Who would have thought that a movie released not only post-Halloween but also likely the final major horror release of the year would end up being my favorite horror movie of 2023? Director Eli Roth, who is no stranger to the genre, serves up a hugely satisfying whodunnit slasher with all the trimmings: an explosive pre-opening credits scene, followed by creative, gory kills, a cast (including a very likable Final Girl) who sink their teeth into their roles and the film’s super fun script, and a conclusion that leaves the audience hungry for more. I’m already looking forward to a second helping (in the form of a sequel) which is currently scheduled for a 2025 release.
2 / Scream VI
While nonetheless a hugely entertaining addition to the Scream family, I did find that the latest film in the franchise played it a little too safe in its execution, or rather lack thereof, what with the “Core Four” survivor group of Scream (2022) being more-or-less indestructible in their (and Ghostface’s) new New York City setting; however, the opening kill was epic, the cast is terrific, Kirby’s return was most welcome, and the Gale vs. Ghostface battle was exhilarating, terrifying and in itself worth the price of admission.
3 / The Blackening
This film offers a brilliant blend of exciting horror, laugh-out-loud comedy, and some killer music tracks. The actors give ALL IN performances and the audience is happily, immediately along for the ride. An oasis for fans of the horror-comedy genre looking for some fun, fun, fun.
4 / El Conde
This movie about a 250-year-old vampire who is finally ready to die…until he changes his mind, at which point things go wonderfully, quietly off the rails courtesy of his greedy family and a nun on a mission, is an unexpected delight from director Pablo Larrain, best known for Spencer (2021) and Jackie (2016). Beautifully filmed in black and white, this ambitious film is part horror, part drama, part comedy, and 100% entertaining.
5 / Totally Killer
Kiernan Shipka travels back in time 35 years to prevent the murder of a loved in the present day; in other words, she tracks down a serial killer Back to the Future style. Shipka is excellent in her role, as is the entire cast, and the script is fun and well-written (even if I did figure out the ‘whodunnit’ almost effortlessly).
6 / When Evil Lurks
This is the kind of film where the less you know before watching it, the better. Sure, I knew the Argentinian movie’s plot involved demonic possession, but I was completely unprepared for the fascinating, intense, unexpected (and, yes, occasionally gory) ride it would take me on. This is horror done right.
7 / Hell House LLC – Origins: The Carmichael Manor
A very solid entry in the found footage franchise. With its atmospheric setting, impressive camerawork, great direction, the interesting story that is slowly revealed, and a talented cast who delivers (I especially enjoyed James Liddell’s performance as Chase), my heart was racing and my palms sweaty for a good part of the film’s running time.
8 / Talk To Me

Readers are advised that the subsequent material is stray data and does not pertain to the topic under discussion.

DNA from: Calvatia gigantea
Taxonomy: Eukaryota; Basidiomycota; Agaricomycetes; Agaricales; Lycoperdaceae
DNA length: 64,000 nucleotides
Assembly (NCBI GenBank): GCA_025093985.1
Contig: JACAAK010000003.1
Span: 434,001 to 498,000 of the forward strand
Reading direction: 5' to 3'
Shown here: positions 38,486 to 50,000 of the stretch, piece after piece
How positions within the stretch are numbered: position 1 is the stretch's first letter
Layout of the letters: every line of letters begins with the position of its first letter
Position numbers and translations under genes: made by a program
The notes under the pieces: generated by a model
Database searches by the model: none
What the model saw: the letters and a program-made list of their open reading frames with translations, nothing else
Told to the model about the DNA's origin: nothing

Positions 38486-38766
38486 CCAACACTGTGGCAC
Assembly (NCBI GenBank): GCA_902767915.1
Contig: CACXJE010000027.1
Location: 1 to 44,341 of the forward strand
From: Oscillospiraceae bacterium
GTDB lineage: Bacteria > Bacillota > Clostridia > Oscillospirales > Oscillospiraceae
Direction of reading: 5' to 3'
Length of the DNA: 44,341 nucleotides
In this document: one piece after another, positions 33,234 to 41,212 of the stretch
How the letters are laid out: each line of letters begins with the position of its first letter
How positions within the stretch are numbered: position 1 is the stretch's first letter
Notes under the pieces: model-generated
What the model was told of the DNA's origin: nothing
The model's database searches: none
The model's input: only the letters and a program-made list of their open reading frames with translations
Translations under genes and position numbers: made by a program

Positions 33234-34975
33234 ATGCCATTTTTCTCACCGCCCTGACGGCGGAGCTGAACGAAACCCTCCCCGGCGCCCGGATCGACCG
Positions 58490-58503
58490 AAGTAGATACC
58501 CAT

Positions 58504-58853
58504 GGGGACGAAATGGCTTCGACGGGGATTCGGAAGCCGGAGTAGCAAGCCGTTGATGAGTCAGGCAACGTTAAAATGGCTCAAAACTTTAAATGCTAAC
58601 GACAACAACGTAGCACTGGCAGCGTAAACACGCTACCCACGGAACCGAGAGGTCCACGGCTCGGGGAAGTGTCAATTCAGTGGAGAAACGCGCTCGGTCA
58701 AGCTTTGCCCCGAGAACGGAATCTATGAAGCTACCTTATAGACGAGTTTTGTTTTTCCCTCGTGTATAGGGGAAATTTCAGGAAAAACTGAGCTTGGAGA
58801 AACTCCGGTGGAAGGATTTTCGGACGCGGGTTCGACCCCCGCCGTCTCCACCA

Although far from disappointing, this Aussie indie horror film for me ultimately fell a little short of the hype. While it is a thoroughly entertaining movie, with a very cool, original and nicely executed concept, a well-crafted script that is convincingly brought to life by its talented director and cast, and complimented by some impressive special make-up effects, I just didn’t find the movie all that scary.
9 / Skinamarink
Although at first it felt like I was watching a series of video art installations, this movie quickly evolves into an atmospheric, increasingly creepy, ultimately haunting horror about two young children contending with what can best be described as an inescapable, unwelcome home invasion. An unsettling, unique cinematic experience that will awaken the fears of your inner child.
10 / Evil Dead Rise
A super entertaining blood-bathed addition to the super entertaining blood-bathed franchise, this movie rises like a phoenix from the ashes (Ash’s? lol) and takes the audience on a non-stop ride through a different kind of domestic hell that is a demonic force to be reckoned with.
Rabbit in Red’s Top 10 First-Time Horror Watches in 2023
1 / I See You (2019)
I wasn’t familiar with the term “phrogging” until watching I See You on Netflix, and the whole concept is hair-raising. This was an unexpected gem that didn’t get a lot of recognition upon its original release. Director Adam Randall wonderfully builds suspense and incorporates shocking twists that will keep you guessing. It was also nice to see Helen Hunt in a different type of role.
2 / Lords of Chaos (2018)
Lords of Chaos is an enthralling (mostly) true story about a group of Norwegian black metal fans who form the band Mayhem. The film has several disturbing themes that involve suicide, murder, vandalism and betrayal. All of the actors involved do an outstanding job with Rory Culkin’s lead performance being the most impressive. It’s alarmingly violent but it has an engaging script that will hook you in.
3 / Eaten Alive (1976)
While not as groundbreaking as The Texas Chainsaw Massacre, Tobe Hooper’s Eaten Alive is a gruesome, low-budget ‘70s horror film that stars horror royalty like Robert Englund, Marilyn Burns and Kyle Richards. This part slasher/part creature feature includes a fair share of disturbing sequences right up to its chaotic climax.
4 / Glorious (2022)